The Indomitable Spirit of Re-Invention
... overflowing with classical palaces and other marvels of enlightenment-age construction
There is nothing old in Warsaw that isn’t new, and nothing new that hasn’t already been around for ages past. It’s the city of contrasts and paradoxes, young, fresh, trendy and modern, and yet historic, preserving a heritage that reaches back to the renaissance. It is a city that has faced many trials and succumbed many times, but never failed to reinvent itself all over again.
Purists might bemoan the rampant changes in the Polish capital’s landscape. Whole neighbourhoods of the historic city were never rebuilt after the war, and the classic red-roofed skyline has been replaced by the jarring, disjointed forms of isolated tower blocks and now, in recent years, the blinding panels of skyscrapers. Most of old Warsaw has been consigned to paintings in the gallery of the Royal Castle , to postcards, to tablets scattered here and there describing what once stood in the place of today’s tram cables, parking lots, shopping centres and kebab kiosks. Fondly remembered in photographs, paintings, literature and song, it is most decidedly gone, and trampling boldly – albeit reverently – over the historic city’s skeletal remains is something wholly, incongruously new.
Warsawhas never been a stranger to innovation and re-invention. The first popular uprising the nation ever knew was held here in 1525, illustrating a spirit of independent thinking and a will to bring about change that was already going strong. About half a century later, Warsaw became the chosen location of the new, modern capital, which for centuries earlier had been located in the quaint, medieval Krakow .
The newest architectural and cultural trends from all over Europe were imported to Warsaw as it expanded from a small renaissance town to an elegant metropolis, overflowing with classical palaces and other marvels of enlightenment-age construction. Warsaw was a major centre of the political changes that took place in the wake of the American and French revolutions, espousing the spirit of freedom and equality, even after the fall of the kingdom and during the century of oppression that followed.
During the interwar decades, the capital of the newly independent nation reinvented itself once again, reuniting and modernizing with gusto, as always looking to the promise of a bright future. And when that bright future was cut short and the city was destroyed by German bombs, the city didn’t wait to catch its breath before it shoveled out the rubble and rebuilt once again, new beginnings always in sight.
This spirit of re-invention is visible all over the city today. Emblematic of a city that uses its own bits and pieces to begin anew is the University of Warsaw Library , pushed into the riverbank like a space-age hobbit hole, an elegant contraption of glass and metal whose semi-subterranean structure is aglow with natural light and blanketed with a public park. While monuments, plaques and stern busts of historic figures abound throughout the city, there’s no shortage of curious and daring modern installations, boldly punctuating the history-steeped landscape. The vast Vistula River, in many places still lapping up against unregulated grassy banks, is spanned by some marvels of modern bridgework, most notably the Swietokrzyski Bridge with its gatherings of spidery cables. The old, once decrepit and dangerous district of Praga is in the course of an explosive makeover, in which the run-down shells of former factories suddenly become trendy nightclubs, and old holes-in-the-wall turn into shrines of modern art.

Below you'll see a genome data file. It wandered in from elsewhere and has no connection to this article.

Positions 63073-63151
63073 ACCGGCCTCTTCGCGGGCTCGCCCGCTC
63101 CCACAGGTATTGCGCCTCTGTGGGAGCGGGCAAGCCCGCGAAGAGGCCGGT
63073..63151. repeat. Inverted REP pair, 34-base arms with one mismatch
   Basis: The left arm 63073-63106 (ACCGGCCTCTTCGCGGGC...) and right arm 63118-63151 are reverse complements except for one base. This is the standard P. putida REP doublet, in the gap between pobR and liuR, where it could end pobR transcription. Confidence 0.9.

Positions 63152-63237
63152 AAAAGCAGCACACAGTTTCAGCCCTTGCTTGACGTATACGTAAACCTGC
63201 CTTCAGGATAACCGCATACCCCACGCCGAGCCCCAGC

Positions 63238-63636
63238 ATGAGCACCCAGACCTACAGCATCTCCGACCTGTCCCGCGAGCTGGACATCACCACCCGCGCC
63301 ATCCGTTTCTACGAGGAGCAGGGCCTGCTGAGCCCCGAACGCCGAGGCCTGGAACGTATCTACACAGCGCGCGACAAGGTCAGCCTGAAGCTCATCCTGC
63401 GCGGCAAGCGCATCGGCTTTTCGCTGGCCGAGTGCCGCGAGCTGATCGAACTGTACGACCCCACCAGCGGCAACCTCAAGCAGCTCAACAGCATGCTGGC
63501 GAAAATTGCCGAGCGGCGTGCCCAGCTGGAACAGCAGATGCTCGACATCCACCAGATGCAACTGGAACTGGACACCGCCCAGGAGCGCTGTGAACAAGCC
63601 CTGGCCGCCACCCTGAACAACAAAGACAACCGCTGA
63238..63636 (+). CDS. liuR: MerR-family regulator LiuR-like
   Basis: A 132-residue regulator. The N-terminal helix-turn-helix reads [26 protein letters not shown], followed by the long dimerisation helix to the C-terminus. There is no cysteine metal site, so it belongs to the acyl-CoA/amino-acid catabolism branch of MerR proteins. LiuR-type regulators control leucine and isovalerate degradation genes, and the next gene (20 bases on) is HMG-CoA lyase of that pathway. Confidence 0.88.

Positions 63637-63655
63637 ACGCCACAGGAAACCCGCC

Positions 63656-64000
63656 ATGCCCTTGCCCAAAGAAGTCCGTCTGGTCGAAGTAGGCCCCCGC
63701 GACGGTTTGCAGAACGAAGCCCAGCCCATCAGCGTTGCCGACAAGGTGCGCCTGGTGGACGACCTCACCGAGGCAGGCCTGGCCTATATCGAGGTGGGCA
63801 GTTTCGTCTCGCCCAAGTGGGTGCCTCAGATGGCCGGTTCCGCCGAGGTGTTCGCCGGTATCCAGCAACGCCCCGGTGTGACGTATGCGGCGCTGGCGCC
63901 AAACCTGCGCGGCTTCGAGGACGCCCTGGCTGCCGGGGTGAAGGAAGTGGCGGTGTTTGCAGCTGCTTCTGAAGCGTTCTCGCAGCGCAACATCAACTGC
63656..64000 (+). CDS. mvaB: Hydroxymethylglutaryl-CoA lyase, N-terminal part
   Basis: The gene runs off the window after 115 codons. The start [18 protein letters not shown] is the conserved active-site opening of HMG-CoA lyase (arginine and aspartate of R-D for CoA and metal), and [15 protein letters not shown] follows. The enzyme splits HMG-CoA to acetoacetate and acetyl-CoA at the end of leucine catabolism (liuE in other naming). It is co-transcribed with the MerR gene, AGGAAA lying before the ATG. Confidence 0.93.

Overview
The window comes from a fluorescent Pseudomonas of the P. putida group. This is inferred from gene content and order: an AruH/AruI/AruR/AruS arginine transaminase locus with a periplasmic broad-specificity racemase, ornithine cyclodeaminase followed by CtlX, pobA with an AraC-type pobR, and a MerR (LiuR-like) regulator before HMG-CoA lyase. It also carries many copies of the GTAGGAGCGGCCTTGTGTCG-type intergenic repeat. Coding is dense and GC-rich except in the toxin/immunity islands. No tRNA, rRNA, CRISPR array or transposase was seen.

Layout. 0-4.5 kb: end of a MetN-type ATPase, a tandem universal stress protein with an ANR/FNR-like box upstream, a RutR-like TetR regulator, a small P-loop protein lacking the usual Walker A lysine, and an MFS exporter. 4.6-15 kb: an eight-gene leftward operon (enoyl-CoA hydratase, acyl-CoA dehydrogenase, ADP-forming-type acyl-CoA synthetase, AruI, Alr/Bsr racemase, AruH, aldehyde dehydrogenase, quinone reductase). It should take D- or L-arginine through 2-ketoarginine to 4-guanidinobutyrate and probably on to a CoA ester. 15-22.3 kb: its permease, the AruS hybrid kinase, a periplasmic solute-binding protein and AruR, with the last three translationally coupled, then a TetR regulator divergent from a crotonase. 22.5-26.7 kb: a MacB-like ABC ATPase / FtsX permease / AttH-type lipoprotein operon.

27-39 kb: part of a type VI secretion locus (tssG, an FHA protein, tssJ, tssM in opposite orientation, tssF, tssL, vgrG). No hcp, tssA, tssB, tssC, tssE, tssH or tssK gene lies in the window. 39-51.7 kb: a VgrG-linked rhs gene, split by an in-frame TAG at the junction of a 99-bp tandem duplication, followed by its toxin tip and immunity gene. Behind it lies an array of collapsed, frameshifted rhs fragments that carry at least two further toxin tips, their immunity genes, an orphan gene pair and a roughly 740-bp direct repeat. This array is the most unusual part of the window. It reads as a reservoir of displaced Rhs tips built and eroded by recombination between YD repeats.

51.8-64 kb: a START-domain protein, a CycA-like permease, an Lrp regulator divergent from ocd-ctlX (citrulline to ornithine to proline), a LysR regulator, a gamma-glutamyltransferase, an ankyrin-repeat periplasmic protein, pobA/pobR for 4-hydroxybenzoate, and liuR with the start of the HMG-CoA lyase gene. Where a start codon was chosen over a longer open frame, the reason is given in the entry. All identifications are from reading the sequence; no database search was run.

While the once-innovative architectural giants of the communist era that took over old Warsaw have long since become historical curiosities themselves, you don’t need to look far to find the next trends in city planning – shopping centres and office parks. Warsaw boasts several gigantesque shopping complexes, each virtually the size of a small city, packed with bogglingly endless selections of goods and crowds of hungry consumers. And fast transforming into the business capital of Europe, Warsaw’s building cranes never come down, with a new glass-and-steel project always in the works, and clean-cut, glistening, luxurious skyscraper complexes already cutting out a new skyline for the city.
History has its hallowed place in Poland’s capital, but this city is consciously, vocally, unmistakably new. Never to be weighed down by the once-was or the might-have-been, Warsaw has come into its own in recent years with an irresistible energy, ready to lead its nation into the future.